Shopping Innovations: The History of the Shopping Mall

The shopping centers, malls and plazas that we love today are modern adaptations of the historical marketplace. Malls are collections of independent retail stores and services, conceived, constructed and maintained by a management firm as a unit. They can include restaurants, banks, theaters, professional offices and even service stations. Several more innovations came around after the first mall was developed to make shopping easier and more efficient for both store owners and customers.

 

The First Shopping Mall 

The Country Club Plaza, opened by the J.C. Nichols Company near Kansas City, Missouri in 1922, was America's first shopping mall. It wasn't enclosed -- that came later. The first enclosed mall was Southdale, opened in 1956 in Edina, Minnesota near Minneapolis.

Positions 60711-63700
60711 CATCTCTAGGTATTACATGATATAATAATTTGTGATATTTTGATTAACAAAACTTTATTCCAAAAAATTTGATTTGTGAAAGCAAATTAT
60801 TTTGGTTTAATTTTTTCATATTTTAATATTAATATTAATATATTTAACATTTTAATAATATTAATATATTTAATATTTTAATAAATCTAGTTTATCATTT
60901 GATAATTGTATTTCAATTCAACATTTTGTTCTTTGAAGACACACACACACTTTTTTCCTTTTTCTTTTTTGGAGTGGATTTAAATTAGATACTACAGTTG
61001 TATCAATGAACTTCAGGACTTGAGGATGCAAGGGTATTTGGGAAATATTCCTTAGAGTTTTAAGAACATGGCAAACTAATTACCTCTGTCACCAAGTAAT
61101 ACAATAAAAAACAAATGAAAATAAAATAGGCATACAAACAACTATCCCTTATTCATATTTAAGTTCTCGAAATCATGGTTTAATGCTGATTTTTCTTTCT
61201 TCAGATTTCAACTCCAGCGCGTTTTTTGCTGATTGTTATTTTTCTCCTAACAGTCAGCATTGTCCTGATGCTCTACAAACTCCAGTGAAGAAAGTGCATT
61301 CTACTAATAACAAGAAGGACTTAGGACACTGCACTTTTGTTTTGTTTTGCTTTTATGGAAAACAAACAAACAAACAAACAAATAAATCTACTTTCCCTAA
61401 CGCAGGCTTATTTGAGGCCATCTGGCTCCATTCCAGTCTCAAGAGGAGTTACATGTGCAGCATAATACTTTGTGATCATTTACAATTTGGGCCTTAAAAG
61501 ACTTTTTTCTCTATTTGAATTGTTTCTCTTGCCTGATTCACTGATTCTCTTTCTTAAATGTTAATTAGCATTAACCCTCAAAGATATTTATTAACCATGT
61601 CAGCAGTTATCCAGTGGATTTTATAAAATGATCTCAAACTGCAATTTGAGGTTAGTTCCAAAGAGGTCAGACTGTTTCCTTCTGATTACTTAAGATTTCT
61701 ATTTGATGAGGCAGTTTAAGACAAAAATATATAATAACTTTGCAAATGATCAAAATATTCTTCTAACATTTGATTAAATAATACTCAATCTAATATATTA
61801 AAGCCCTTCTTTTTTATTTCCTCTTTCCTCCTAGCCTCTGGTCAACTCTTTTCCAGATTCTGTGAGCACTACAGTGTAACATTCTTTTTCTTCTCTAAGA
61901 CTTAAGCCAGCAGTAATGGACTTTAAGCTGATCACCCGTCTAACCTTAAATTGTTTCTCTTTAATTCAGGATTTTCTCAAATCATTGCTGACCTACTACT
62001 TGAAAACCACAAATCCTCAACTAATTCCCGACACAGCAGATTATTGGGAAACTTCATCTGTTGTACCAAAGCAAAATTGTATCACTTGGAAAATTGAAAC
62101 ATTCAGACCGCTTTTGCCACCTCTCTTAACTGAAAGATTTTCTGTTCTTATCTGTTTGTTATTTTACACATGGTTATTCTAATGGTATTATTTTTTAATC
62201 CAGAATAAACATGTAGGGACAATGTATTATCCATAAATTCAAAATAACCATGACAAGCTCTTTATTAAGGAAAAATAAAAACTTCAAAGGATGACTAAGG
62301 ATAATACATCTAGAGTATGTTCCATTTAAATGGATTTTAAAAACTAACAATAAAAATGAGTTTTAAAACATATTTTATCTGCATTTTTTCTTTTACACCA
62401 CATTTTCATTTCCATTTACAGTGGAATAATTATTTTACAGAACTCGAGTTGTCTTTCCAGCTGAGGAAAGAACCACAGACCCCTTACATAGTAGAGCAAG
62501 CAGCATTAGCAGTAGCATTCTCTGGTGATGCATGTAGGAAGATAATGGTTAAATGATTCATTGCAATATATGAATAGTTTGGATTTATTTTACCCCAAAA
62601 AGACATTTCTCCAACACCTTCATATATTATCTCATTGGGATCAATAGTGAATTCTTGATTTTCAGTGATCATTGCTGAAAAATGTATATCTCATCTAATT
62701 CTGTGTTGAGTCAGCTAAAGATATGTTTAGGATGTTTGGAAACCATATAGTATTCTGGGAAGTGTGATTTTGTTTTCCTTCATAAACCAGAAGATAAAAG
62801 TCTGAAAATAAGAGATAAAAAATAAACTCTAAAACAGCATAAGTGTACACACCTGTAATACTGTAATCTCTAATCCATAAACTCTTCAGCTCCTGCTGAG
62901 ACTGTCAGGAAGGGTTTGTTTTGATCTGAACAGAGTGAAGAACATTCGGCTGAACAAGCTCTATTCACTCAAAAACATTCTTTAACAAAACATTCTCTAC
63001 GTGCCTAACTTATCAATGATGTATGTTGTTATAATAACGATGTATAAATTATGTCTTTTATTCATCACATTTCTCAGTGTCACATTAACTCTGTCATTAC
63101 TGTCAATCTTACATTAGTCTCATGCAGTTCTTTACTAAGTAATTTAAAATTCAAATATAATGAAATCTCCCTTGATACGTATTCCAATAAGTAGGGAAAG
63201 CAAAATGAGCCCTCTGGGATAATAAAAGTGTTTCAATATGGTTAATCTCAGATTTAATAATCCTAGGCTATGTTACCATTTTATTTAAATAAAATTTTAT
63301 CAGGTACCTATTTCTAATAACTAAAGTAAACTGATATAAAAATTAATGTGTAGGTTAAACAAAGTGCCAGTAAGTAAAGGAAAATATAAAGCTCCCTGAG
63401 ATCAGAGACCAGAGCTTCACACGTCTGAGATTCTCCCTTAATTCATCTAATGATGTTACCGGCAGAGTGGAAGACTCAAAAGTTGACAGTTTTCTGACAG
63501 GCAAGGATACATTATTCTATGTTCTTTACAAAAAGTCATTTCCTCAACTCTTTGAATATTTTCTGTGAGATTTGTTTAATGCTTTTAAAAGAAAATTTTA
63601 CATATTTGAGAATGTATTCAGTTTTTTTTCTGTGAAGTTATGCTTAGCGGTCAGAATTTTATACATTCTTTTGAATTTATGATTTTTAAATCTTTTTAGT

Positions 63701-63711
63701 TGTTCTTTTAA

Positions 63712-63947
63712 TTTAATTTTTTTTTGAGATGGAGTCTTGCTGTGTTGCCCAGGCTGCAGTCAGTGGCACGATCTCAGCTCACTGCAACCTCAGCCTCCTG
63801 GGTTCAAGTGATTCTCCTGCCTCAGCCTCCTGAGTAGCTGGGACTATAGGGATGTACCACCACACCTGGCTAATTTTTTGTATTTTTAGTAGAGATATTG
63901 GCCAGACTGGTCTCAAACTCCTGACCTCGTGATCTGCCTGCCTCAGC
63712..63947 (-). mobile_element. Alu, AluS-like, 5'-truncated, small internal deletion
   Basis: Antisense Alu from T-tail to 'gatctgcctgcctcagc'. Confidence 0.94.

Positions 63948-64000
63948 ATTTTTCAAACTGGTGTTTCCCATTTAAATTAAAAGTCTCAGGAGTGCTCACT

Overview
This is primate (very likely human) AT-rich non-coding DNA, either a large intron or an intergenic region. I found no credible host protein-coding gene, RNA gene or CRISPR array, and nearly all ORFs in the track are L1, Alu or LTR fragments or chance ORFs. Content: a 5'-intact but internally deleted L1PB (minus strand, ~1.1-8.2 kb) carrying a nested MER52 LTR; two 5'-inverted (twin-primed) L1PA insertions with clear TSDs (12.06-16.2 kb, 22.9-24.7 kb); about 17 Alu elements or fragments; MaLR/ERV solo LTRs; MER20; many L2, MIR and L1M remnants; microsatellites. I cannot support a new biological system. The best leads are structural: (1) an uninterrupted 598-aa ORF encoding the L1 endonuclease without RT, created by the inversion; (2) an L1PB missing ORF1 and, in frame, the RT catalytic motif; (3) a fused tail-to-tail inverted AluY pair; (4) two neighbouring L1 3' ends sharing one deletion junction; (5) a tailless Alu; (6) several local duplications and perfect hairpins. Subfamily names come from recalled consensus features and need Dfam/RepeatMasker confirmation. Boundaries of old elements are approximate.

Giant megamalls weren't developed until the 1980s when the West Edmonton Mall opened in Alberta, Canada with more than 800 stores in 1981 -- as well as a hotel, amusement park, miniature golf course, a church, a water park for sunbathing and surfing, a zoo, and a 438-foot lake. 

The First Department Stores 

Bloomingdale's was founded in 1872 by brothers Lyman and Joseph Bloomingdale. The store rode the popularity of the hoop skirt to great success and practically invented the department store concept at the beginning of the 20th century.

John Wanamaker opened "The Grand Depot," a six-story round department store in Philadelphia, in 1877.

Wanamaker modestly declined taking credit for "inventing" the department store, but his store was definitely cutting edge. He created the first white sale, modern price tags and the first in-store restaurant. He pioneered the use of money-back guarantees and newspaper ads to advertise his retail goods.

 

Mormon leader Brigham Young founded Zion's Cooperative Mercantile Institution, familiarly known as ZMCI, in Salt Lake City in 1868. Although some historians credit ZMCI with being the first department store, most give the credit to John Wanamaker. ZCMI sold clothing, dry goods, drugs, groceries, produce, shoes, trunks, sewing machines, wagons and machinery – it had all types of “departments.”

The First Mail Order Catalog